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New titles just published

26 June 2020

Equality is Biblical: Lifting the curse of Eve, by Penelope Wilcock (SPCK, £9.99 (£8.99); 978-0-281-08300-8)

“Women have proved their equality with men in leadership, scholarship and exercising spiritual gifts, but traditional interpretations of Scripture mean that leadership, for many Christians, is still predominantly male. Penelope Wilcock proposes a reading of Scripture that respects its authority while embracing the full equality of women and men.”


Jesus Through Muslim Eyes,
by Richard Shumack (SPCK, £12.99 (£11.69); 978-0-281-08193-6)

“Written by a specialist in Muslim thought, Jesus through Muslim Eyes offers a unique apologetic that combines history, theology and critical thinking in a way that cuts across both traditional and contemporary debates.”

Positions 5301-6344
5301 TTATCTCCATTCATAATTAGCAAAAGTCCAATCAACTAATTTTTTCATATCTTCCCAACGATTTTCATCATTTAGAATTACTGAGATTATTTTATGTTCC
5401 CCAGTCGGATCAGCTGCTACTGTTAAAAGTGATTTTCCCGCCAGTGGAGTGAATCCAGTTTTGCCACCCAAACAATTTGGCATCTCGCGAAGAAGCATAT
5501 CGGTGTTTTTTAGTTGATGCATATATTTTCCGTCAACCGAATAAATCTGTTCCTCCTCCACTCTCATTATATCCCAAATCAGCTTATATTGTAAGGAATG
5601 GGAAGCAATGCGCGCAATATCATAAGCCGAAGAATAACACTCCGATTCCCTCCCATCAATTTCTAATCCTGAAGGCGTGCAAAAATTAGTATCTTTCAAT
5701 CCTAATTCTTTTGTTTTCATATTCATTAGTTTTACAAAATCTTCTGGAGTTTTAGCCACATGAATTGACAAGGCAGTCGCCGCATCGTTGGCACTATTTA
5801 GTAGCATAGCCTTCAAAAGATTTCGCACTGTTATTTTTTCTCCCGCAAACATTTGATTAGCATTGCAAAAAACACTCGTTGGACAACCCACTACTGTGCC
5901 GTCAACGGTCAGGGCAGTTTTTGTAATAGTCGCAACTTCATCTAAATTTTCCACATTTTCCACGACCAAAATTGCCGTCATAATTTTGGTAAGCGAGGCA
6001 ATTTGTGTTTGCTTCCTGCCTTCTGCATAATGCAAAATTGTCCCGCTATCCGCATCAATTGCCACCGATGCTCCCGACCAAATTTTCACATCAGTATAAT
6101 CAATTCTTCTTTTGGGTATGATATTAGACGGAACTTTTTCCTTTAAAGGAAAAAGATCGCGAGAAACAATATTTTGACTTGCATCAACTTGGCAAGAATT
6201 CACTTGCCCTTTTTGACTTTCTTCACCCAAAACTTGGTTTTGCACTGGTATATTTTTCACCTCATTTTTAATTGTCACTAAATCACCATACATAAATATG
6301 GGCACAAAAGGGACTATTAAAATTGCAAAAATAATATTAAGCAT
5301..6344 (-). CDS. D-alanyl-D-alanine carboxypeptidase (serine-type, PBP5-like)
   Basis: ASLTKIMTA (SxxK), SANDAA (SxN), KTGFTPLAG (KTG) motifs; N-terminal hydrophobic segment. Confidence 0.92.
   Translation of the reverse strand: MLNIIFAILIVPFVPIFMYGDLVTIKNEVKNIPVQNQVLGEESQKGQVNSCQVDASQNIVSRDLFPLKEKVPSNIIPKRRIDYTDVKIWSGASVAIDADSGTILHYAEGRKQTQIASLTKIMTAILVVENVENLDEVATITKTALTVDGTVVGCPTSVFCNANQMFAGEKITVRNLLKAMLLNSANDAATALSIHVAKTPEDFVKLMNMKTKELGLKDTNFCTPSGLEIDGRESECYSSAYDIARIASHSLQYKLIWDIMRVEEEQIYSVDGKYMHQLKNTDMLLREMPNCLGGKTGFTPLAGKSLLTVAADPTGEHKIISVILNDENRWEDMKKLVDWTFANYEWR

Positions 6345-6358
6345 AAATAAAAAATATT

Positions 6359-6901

Climate Crisis: The challenge to the church, by David Rhodes (Kevin Mayhew, £9.99 (£8.99); 978-1-83858-081-0)

Climate Crisis shares in common with the author’s previous writing a mix of passionate engagement and unflinching journalistic regard for the truths of our shared lives. In some ways it is a profoundly challenging read about difficult things; on the other hand, the author’s obvious standpoint is of compassion, and the revelation of a creator of unconditional love.”


Strive and Thrive with the Psalms, by Pam Pointer (Kevin Mayhew, £14.99 (£13.50); 978-1-83858-052-0)

“In 365 bite-sized pieces, Pam Pointer shows how the situations and sentiments expressed in the psalms resonate with us today. Human nature doesn’t change so the topics of fear, joy, despair, music, dancing, nature, anxiety, anger and elation are as relevant now as when the psalms were written.”


Witcraft: The invention of philosophy in English, by Jonathan Rée (Penguin, £12.99 (£11.69); 978-0-141-02741-8)

Witcraft is a fresh and brilliant history of how philosophy became established in English. It presents a new form of philosophical storytelling and challenges what Jonathan Rée calls the 'condescending smugness' of traditional histories of philosophy.”


Selected by Frank Nugent, of the Church House Bookshop, which operates the Church Times Bookshop

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